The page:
In 1996 Orford Reef (near Redfish Rocks Marine Reserve) became one of the first areas in the nearshore to have a detailed seafloor map. Soon after, ODFW mapped the Cape Perpetua area and then Siletz Reef (off Lincoln City). Each of these reefs are unique and tell a different story about the fish that live there. Orford is a large reef on the south coast located a few miles offshore, Cape Perpetua consists of a series of small rocky patches on a gravel and sand seabed, and Siletz Reef is a large, shallow reef located near shore on the central coast. Ten years later, Oregon State University began a large, highly detailed nearshore habitat mapping effort headed by Dr. Chris Goldfinger. From there, ODFW biologists were able to start making rigorous population estimates of the species that lived in different areas. Today, these techniques are used in marine reserves monitoring, and beyond.

Our Hansen Sea-Cow was not only a living thing but a mean, irritable, contemptible, vengeful, mischievous, hateful living thing

ODFW’s ROV is a Deep Ocean Engineering Phanton HD-2 ROV is affectionately named ‘the Sea Cow’. It was inspired by the outboard motor in John Steinbeck’s book, “The Sea of Cortez.” In the book, the motor caused problems: “Our Hansen Sea-Cow was not only a living thing but a mean, irritable, contemptible, vengeful, mischievous, hateful living thing…[it] loved to ride on the back of the boat, trailing its propeller daintily in the water while we rowed…when attacked with a screwdriver [it] fell apart in simulated death…It loved no one, trusted no one, it had no friends.” This tongue-in-cheek name reflects the fact that such a complicated system seems to have a mind of its own when it comes to the inevitable periodic breakdowns, and also reflects its similarity to an actual large, slow-moving marine mammal, the manatee (which is also called a sea cow). Fortunately for ODW’s trusty ROV, it has a lot of friends and some big highlights (even if it does break down occasionally).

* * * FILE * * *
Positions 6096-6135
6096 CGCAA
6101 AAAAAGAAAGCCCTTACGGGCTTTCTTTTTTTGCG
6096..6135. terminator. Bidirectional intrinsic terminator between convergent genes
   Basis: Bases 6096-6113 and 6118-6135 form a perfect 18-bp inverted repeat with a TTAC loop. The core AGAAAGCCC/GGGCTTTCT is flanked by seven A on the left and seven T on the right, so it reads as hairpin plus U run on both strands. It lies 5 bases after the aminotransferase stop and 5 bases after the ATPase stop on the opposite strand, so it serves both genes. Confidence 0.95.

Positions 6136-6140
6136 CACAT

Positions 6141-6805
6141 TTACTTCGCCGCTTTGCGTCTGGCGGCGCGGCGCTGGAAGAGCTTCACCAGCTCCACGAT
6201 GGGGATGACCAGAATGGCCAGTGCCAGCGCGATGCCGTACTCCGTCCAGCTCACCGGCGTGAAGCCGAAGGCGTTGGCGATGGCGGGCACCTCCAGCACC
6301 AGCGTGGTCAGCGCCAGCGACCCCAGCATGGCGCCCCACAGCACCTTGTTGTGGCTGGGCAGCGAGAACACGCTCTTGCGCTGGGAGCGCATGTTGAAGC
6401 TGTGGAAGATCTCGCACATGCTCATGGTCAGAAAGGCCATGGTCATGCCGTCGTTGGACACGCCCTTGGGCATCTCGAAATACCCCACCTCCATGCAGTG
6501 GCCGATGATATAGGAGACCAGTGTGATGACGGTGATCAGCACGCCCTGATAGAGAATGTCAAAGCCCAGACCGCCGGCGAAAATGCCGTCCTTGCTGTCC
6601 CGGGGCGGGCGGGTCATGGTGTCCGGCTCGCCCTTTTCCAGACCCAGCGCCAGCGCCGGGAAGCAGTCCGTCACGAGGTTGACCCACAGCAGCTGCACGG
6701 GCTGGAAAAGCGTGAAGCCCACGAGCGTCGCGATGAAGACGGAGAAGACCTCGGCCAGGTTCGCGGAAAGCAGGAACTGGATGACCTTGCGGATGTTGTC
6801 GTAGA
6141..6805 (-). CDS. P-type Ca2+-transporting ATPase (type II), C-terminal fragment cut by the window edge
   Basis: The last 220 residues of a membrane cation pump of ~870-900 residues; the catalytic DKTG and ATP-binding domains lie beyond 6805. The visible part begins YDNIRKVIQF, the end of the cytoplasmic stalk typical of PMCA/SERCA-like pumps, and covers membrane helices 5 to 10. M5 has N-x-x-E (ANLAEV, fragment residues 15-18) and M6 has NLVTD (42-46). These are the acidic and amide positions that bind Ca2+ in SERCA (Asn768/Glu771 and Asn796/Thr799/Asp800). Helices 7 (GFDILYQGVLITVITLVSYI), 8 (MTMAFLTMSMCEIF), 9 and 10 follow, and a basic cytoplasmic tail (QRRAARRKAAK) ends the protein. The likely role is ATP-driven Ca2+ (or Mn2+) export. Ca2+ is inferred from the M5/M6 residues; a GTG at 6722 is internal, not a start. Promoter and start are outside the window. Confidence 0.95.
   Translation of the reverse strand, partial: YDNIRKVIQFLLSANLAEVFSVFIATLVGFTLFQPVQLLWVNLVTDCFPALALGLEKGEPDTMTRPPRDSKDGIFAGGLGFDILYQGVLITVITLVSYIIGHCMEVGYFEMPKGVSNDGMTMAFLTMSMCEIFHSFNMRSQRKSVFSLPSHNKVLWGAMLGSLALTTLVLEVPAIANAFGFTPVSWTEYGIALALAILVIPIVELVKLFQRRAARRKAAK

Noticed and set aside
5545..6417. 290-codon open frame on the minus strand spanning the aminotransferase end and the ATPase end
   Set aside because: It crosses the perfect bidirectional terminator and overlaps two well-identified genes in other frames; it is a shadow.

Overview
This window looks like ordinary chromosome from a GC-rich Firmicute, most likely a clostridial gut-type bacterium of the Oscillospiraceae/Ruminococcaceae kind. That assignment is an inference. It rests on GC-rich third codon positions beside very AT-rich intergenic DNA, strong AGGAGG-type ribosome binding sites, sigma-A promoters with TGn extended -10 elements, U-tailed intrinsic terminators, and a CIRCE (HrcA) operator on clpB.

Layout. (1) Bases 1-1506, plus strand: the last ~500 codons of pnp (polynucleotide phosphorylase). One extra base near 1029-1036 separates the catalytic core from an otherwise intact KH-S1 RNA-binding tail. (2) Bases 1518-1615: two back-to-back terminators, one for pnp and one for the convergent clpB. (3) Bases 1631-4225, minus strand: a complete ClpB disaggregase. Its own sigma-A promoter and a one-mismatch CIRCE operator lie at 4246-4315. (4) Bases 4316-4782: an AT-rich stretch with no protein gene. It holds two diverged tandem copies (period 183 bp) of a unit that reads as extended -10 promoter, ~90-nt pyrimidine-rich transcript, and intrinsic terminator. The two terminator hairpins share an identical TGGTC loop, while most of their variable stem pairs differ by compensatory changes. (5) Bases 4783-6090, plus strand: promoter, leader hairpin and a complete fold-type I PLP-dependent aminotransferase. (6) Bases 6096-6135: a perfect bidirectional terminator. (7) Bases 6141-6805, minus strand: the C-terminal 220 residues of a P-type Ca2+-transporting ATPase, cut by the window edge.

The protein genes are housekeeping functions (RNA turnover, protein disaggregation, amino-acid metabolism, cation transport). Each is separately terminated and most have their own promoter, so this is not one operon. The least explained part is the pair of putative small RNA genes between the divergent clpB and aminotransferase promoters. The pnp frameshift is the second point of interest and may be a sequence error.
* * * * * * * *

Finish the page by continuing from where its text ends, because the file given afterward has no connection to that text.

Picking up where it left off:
One of the major goals in ROV research in Oregon has been gathering video data on fish abundance that can be used in stock assessments

In addition to learning exactly what communities of fish and invertebrates live in each of Oregon’s nearshore habitats, one of the major goals in ROV research in Oregon has been gathering video data on fish abundance that can be used in stock assessments. Stock assessments are used to estimate fish populations and are based on several data streams. ROV video footage has been used to ground truth the assessments. In other words, the video data and the mathematical models are compared to see if both are showing similar numbers of fish. ROV surveys are also one of the core tools being used in Oregon’s marine reserves monitoring.

There have been many changes in ROV technology over the last two decades, including improvements to cameras, stereo vision, and other devices for learning about habitat conditions, such as oxygen sensors. Keeping up with these advances allows ODFW biologists to learn even more about the nearshore environment than ever before, and provides Oregonians and scientists alike a deeper understanding of the ocean in our backyard. Ultimately, this knowledge will help ODFW sustainably manage resources in the nearshore ocean for generations to come.